Paget’s disease

A common disorder of the middle-aged and elderly, in which the formation of bone is disrupted. Affected bones become weak, thick, and deformed. Paget’s disease, which is also called osteitis deformans, usually affects the pelvis, skull, collarbone, vertebrae, and long bones of the leg. The disorder may run in families and mostly affects men. There are often no symptoms, but if symptoms do occur, the most common ones are bone pain and deformity, especially bowing of the legs. Affected bones are prone to fracture. Skull changes may lead to leontiasis (distortion of the facial bones producing a lion-like appearance) and to damage to the inner ear, sometimes causing deafness, tinnitus, vertigo, or headaches. The disorder is diagnosed by X-rays and blood tests. Most people do not need treatment, or only need analgesic drugs. In more severe cases, treatment with drugs such as calcitonin may be prescribed or surgery may be needed.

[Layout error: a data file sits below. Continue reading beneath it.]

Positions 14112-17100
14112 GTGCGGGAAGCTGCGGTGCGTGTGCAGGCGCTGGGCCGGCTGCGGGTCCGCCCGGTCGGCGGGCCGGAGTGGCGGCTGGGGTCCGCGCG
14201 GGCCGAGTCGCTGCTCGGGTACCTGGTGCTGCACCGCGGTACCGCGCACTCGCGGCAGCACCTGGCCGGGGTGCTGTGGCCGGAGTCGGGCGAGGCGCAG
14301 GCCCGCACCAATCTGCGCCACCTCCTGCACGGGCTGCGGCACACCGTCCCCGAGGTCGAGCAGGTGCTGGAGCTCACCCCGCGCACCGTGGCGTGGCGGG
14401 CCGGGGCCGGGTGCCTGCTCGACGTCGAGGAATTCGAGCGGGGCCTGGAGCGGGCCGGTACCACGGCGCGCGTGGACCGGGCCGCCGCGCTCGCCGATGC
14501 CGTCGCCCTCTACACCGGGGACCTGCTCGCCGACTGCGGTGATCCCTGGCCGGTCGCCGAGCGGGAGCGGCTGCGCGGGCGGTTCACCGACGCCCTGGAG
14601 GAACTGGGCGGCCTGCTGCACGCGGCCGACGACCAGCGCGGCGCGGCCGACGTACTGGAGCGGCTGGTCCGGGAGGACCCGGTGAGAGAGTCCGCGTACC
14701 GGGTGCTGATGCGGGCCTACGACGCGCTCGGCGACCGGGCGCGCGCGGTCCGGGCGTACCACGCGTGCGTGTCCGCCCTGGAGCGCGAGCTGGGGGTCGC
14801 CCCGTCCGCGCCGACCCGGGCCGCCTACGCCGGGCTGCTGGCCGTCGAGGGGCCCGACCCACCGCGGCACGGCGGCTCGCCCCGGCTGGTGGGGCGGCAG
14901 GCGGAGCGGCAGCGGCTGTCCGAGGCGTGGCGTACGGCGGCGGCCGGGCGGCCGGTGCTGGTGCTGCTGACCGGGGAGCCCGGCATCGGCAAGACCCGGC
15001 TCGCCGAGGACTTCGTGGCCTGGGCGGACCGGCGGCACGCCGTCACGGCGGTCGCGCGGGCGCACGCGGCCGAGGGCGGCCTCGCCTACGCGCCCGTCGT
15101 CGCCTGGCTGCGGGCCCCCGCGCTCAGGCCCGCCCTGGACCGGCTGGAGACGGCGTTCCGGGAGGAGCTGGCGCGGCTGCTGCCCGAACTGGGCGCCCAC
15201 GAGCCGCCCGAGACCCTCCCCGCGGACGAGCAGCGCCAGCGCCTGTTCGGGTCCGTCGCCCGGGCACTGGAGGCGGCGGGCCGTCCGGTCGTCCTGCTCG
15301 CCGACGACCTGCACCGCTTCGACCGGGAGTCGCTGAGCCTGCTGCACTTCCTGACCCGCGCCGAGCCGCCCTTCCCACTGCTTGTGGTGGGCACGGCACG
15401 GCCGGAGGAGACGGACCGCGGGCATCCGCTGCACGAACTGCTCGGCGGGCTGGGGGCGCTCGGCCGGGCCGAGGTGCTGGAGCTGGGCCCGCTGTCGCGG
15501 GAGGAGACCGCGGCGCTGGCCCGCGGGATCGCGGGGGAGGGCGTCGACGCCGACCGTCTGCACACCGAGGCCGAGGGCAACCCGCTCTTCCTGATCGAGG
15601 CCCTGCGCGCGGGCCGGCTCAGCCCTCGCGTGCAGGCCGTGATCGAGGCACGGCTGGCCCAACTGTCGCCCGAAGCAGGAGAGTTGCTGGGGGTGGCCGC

Online Medical Dictionary: Your essential reference to over 5000 medical terms.